Monday, February 25, 2019

The Brothers to the Rescue Shootdown: How the Castro regime sought to destroy hope

"There is another side called justice. And justice is really love in calculation. Justice is love correcting that which revolts against love." - Martin Luther King, Jr., Holt Street Baptist Church,  Dec 5, 1955
Silent Vigil at Florida International University for Brothers to the Rescue martyrs
Today at Florida International University, as has been the case for the past 23 years, friends and family members of Armando Alejandre, Jr., Carlos Costa, Mario de la Peña, and Pablo Morales gathered to pay their respects and hold a silent vigil for justice.

When the long national nightmare of Castroism is finally over in Cuba there needs to time set aside to engage in a national act of Remembrance for Truth and Justice. In Argentina, the Day of Remembrance for Truth and Justice is a public holiday commemorating the victims of the Dirty War and it is held on March 24th.

The Castro dictatorship has caused so much harm over the past six and a half decades that Cubans will need two days of Remembrance for Truth and Justice. There are two days to consider for somber reflection on crimes against humanity in Cuba: February 24th and July 13th.  

Twenty five years ago on July 13, 1994 agents of the Castro regime carried out a massacre that claimed the lives of 37 men, women, and children fleeing Cuba on a tugboat. 

Silent vigil for justice for victims of Castroism in front of the Cuban Embassy
Today, will focus on what took place 23 years ago on February 24, 1996 because it is the day that the Castro regime used a Mikoyan MiG-29UB to launch two missiles that blew to pieces two Brothers to the Rescue Cessna Skymasters in international airspace at 3:21pm and 3:27pm, then took credit for it. Killed during the attack were Armando Alejandre, Jr., Carlos Costa, Mario de la Peña, and Pablo Morales.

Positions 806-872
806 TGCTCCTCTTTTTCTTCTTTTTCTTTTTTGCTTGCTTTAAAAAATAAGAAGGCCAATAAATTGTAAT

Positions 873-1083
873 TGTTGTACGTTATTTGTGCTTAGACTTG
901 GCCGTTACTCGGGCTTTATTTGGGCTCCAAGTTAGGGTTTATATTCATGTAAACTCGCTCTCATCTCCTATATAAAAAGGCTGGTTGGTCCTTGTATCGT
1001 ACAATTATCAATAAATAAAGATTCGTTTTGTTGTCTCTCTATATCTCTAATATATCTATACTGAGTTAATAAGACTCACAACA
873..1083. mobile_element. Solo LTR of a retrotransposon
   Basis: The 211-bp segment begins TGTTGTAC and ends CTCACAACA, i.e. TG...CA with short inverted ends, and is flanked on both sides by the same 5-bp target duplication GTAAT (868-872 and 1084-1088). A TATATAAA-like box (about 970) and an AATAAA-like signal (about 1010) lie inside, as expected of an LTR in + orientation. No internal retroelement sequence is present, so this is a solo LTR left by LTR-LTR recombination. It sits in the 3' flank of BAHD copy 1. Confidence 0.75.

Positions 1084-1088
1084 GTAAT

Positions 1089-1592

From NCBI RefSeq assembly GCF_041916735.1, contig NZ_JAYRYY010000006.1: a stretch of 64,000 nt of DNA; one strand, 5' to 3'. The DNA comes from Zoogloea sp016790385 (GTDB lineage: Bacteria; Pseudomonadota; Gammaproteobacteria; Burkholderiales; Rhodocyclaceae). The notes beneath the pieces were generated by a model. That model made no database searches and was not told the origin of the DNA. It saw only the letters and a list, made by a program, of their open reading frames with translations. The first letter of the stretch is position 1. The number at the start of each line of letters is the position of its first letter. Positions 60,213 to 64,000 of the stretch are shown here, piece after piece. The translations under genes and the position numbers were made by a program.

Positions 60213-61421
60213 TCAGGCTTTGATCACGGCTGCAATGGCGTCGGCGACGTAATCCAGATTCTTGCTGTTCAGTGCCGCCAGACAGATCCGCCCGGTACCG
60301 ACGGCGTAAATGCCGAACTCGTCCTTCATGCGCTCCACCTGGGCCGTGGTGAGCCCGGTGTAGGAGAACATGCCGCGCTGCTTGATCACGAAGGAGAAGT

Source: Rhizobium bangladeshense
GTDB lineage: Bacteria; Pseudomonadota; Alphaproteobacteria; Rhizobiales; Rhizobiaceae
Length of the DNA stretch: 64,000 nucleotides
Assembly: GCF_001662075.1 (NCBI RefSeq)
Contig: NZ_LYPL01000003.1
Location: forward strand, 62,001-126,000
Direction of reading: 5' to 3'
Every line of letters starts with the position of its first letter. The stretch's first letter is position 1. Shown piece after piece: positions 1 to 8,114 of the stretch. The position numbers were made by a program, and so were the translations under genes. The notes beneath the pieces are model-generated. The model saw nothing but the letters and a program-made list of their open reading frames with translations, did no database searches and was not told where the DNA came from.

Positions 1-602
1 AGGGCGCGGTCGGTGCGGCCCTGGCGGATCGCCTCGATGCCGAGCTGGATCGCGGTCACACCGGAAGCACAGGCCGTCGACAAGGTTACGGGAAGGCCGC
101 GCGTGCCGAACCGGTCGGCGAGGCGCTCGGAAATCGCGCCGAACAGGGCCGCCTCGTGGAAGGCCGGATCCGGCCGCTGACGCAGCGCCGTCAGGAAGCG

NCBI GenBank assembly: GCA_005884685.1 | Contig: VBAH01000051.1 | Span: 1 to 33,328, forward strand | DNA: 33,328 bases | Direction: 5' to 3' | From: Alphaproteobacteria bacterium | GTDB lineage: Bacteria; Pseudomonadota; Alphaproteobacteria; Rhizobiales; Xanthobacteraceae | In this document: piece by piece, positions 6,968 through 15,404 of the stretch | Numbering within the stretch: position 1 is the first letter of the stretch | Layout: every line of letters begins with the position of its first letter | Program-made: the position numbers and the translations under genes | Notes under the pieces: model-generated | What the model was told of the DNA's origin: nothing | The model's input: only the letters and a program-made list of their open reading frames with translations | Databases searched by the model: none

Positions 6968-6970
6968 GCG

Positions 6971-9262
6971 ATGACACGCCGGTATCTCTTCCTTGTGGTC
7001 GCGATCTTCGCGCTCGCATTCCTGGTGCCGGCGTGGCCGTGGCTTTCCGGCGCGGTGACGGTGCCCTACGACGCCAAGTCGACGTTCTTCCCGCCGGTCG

Brothers to the Rescue, beginning in 1991, had engaged in a search and rescue mission that saved thousands of lives of Cuban rafters in the Florida Straits.  Viewing humanitarian assistance as an existential threat, now on display in the actions of the emerging totalitarian regime in Venezuela, is what led the Castro regime to order a risky act of state terrorism 23 years ago. 

Hope is not allowed to flourish in this kind of regime, because it can mobilize and expand dissidence. This is how a mass non-violent movement can erupt and sweep old tyrants from power. In addition to hope, two other things these regimes cannot abide are truth and memory. These are necessary preconditions for justice, and something that with a simple and nonviolent act of remembrance defies forgetfulness and the re-writing of history.

Yesterday, we gathered at the Cuban Embassy at 3:00pm with posters of Armando Alejandre, Jr., Carlos Costa, Mario de la Peña, and Pablo Morales killed on February 24, 1996. We also had posters of Orlando Zapata Tamayo, the Cuban human rights defender who died on hunger strike on February 23, 2010 following years of torture in Cuba's prisons, and of Venezuelan martyrs Geraldine Moreno and Génesis Carmona shot in the head by Maduro's security forces trained by Castro's intelligence services.

Brothers to the Rescue members remember their brethren at Opa-locka airport
Earlier in the day at Opa-locka airport, members of Brothers to the Rescue gathered to remember their fallen brethren, where the airplanes had flown out on their final mission that fateful Saturday afternoon.

Twenty three years later the silent vigil for justice continues.

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